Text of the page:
Esw: Sex workers must not be left out of anti GBV actions

Esw: Sex workers must not be left out of anti GBV actions

Date: December 9, 2021
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By Sifiso Nhlabatsi

Mbabane, 9 December 2021: Following the outbreak of COVID-19 sex workers around the country claim that there has been an increase in cases of harassment and discrimination by members of the armed forces. The sex workers claim that they are always harassed for being found in the streets at night. They are told that they are breaking the curfew rules.

As the world commemorates 16 Days of Activism Against Gender Based Violence they have revealed that they are left behind when it comes to being protected from abuse. Sex workers expressed that when it comes to getting assistance when they have suffered abuse it is not easy to get help because of the nature of their work.

Lungile Khumalo Executive Director of Voice of Our Voices  a non profit organisation fighting  for sex workers rights in the country has stated that sex workers in the country have been under trauma for so long.

Khumalo however noted that the abuse directed to sex workers and the speed in which they receive help is slowly changing in the country. She said with the introduction of instruments which seeks to protect not only women but everyone from being exposed to any form of abuse including Gender Based Violence the country is slowly improving.  The Executive Director said the trauma that sex workers have been exposed to has led to them being perceived as people who are hard to deal with.

Khumalo explained that with the introduction of the Sexual Offences and Domestic Violence Act they noted a lot of change in terms of how sex workers are treated. She said in the past sex workers faced discrimination even from law enforcement officers and as a result could not report their cases of abuse freely. She said however that has changed as sex workers are now able to report their cases with the police and other organisations that deal with victims of abuse. Khumalo said Swaziland Action Group Against Abuse has been very helpful when it comes to assisting sex workers who have fallen victims to gender based violence in Eswatini.

She  explained that there is still a great need to unpack the SODV Act for everyone to understand clearly. Khumalo said she understands that sometimes the country’s laws can be complex and hard to understand.

SWAGAA’s Communications Officer Sakhile Dlamini said as an organisation which offers services to victims of abuse they do not discriminate as they assist anyone who comes to them including key populations. She said there are case officers who deal with victims and ensure that confidentiality is maintained.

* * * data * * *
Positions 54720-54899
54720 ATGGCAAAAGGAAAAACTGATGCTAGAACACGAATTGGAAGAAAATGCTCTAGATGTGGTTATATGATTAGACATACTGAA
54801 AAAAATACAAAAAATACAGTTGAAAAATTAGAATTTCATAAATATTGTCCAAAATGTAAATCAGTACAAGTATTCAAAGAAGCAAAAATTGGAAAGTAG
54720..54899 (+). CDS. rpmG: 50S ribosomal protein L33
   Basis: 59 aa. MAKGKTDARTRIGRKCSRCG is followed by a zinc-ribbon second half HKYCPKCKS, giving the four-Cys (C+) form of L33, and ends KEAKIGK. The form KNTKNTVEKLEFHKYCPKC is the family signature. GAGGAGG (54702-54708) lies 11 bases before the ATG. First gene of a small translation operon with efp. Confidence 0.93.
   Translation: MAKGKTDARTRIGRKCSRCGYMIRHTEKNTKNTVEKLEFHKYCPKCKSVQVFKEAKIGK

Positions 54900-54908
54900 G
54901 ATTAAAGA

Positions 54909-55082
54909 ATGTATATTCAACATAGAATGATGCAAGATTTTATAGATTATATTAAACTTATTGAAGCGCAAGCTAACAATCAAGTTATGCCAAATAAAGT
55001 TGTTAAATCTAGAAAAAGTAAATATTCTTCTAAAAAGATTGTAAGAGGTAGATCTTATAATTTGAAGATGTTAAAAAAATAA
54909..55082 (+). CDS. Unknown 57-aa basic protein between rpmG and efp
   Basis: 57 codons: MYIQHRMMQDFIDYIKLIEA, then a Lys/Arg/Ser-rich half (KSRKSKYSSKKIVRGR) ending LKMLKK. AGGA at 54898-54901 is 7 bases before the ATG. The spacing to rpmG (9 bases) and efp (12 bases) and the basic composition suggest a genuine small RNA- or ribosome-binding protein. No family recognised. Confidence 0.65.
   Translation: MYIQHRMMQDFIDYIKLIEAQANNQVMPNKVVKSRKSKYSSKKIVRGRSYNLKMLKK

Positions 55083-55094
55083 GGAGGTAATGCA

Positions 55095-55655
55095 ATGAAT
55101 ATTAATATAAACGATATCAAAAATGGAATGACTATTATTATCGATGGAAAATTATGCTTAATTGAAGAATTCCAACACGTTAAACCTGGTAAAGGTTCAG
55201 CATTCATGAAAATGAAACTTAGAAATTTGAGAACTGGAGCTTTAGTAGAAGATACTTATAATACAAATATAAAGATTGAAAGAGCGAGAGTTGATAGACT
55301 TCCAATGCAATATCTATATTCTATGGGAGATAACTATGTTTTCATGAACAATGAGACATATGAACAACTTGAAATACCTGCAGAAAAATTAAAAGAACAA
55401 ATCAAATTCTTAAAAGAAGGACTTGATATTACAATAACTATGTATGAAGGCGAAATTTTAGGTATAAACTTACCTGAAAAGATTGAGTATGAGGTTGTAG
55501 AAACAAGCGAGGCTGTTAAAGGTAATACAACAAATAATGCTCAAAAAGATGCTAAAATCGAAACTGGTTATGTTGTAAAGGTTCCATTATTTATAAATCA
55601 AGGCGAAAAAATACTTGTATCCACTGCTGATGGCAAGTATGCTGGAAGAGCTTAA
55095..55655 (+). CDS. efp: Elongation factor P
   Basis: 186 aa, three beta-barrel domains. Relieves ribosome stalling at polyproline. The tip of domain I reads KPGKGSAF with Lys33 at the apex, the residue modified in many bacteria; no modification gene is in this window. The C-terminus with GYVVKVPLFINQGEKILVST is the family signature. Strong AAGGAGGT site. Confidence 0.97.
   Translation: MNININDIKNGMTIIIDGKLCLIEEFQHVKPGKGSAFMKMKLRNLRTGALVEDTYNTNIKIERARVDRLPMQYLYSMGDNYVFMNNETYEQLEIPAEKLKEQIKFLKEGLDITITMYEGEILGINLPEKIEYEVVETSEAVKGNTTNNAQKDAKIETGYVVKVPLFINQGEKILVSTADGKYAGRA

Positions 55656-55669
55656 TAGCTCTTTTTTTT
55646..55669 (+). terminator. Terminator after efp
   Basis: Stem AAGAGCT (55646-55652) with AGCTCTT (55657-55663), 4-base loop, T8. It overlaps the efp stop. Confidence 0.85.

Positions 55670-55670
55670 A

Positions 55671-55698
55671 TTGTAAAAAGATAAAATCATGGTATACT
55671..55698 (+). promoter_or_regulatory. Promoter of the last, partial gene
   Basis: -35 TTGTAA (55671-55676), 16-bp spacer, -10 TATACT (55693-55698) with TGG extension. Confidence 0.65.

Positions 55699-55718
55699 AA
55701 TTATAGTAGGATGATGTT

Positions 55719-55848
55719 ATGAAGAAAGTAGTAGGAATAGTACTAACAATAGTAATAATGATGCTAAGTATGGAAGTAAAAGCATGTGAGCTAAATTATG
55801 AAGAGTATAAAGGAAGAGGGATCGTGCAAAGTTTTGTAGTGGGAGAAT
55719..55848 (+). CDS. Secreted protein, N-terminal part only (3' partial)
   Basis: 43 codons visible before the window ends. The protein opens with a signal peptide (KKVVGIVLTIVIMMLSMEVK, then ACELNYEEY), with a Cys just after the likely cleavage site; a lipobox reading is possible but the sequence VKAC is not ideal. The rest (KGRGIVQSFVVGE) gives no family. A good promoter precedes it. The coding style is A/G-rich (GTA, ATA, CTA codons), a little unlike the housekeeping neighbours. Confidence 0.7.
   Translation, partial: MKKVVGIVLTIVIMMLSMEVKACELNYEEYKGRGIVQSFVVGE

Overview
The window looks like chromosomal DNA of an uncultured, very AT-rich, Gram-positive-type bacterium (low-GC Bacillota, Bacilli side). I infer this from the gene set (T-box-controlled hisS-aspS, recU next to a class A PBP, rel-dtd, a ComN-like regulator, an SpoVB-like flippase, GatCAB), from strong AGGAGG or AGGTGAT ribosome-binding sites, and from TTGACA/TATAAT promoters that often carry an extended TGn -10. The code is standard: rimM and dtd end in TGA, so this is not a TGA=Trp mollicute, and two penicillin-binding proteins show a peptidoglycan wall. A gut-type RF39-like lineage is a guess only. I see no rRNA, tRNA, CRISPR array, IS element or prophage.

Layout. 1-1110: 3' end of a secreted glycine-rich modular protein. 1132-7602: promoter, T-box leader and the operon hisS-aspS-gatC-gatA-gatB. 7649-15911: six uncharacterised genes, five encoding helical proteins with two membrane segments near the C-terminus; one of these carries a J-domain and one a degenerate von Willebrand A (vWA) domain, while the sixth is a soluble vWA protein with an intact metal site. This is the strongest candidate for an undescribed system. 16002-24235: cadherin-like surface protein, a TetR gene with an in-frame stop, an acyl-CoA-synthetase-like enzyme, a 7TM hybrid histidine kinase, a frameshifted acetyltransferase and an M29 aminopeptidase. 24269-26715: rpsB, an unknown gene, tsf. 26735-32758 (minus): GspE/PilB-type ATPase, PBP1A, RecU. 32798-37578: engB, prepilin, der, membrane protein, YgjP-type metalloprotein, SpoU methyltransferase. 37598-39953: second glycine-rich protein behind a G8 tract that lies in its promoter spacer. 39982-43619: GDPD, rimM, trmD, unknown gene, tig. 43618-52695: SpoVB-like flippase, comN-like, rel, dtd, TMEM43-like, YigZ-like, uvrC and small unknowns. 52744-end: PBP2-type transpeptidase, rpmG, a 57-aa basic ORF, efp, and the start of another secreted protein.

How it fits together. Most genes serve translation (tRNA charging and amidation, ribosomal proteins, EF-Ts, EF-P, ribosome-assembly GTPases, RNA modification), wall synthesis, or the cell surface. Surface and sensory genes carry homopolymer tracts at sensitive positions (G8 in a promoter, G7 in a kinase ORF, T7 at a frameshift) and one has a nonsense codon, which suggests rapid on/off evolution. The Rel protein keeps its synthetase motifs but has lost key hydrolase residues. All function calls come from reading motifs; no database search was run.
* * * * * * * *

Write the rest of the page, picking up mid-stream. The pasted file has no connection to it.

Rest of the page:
Worth noting is that in a bid to ensure that the Sexual Offences and Domestic Violence Act otherwise known as the SODV Act of  2018  is effectively implemented, the country is planning to put in place measures that will ensure the realisation of Eswatini’s obligations to prevent and effectively respond to gender-based violence in terms of international human rights law and standards.

Harassment and discrimination directed towards sex workers in the country will come to an end if the commitments made by the Minister of Justice Pholile Shakantu during the 69th Ordinary Session of the African Commission on Human and People’s Rights are anything to go by. The Minister stated that the African Charter states that every woman shall be entitled to respect for her life and the integrity and security of her person. She went on to explain that all forms of exploitation, cruel, inhuman or degrading punishment and treatment shall be prohibited. “States parties shall take appropriate and effective measures to enact and enforce laws to prohibit all forms of violence against women, including unwanted or forced sex whether the violence takes place in private or public,” the Minister stated.

Interventions to be made by government according to the Minister range from programs involving changing societal norms and values, social and behavioural change and other protection programs,”. She said  the Government acknowledges that there is need for better investment and technical support in these prevention programs

A report submitted by the International Commission of Jurists before the African Commission on Human and People’s Rights during the same 69th session where the Minister of Justice was present indicated that authorities have consistently breached their obligations in respect of the African Charter and the Maputo Protocol and have failed to effectively implement the SODV Act  or otherwise ensure the realization of Eswatini’s obligations to prevent and effectively respond to gender-based violence in terms of international human rights law and standards.

According to the submitted report under international law, and regardless of questions of State responsibility and of individual criminal culpability, both of which need to be separately assessed, domestic violence therefore always amounts to cruel, inhuman or degrading treatment or punishment and very often to physical or psychological torture.

The report explains that the Government of Eswatini acknowledges that sexual violence, physical and emotional violence remain high in Eswatini. The government further states that it has prepared a strategy for the implementation of the SODV Act 2018 in relation to GBV survivor support. According to the report even though the law in Eswatini protects women’s rights to dignity, in practice, these rights are systematically violated and women in Eswatini do not fully enjoy this right.

Sifiso Nhlabatsi is a journalist from Eswatini. This story is part of the GL News and Feature Service  Sixteen Days of Activism News series.

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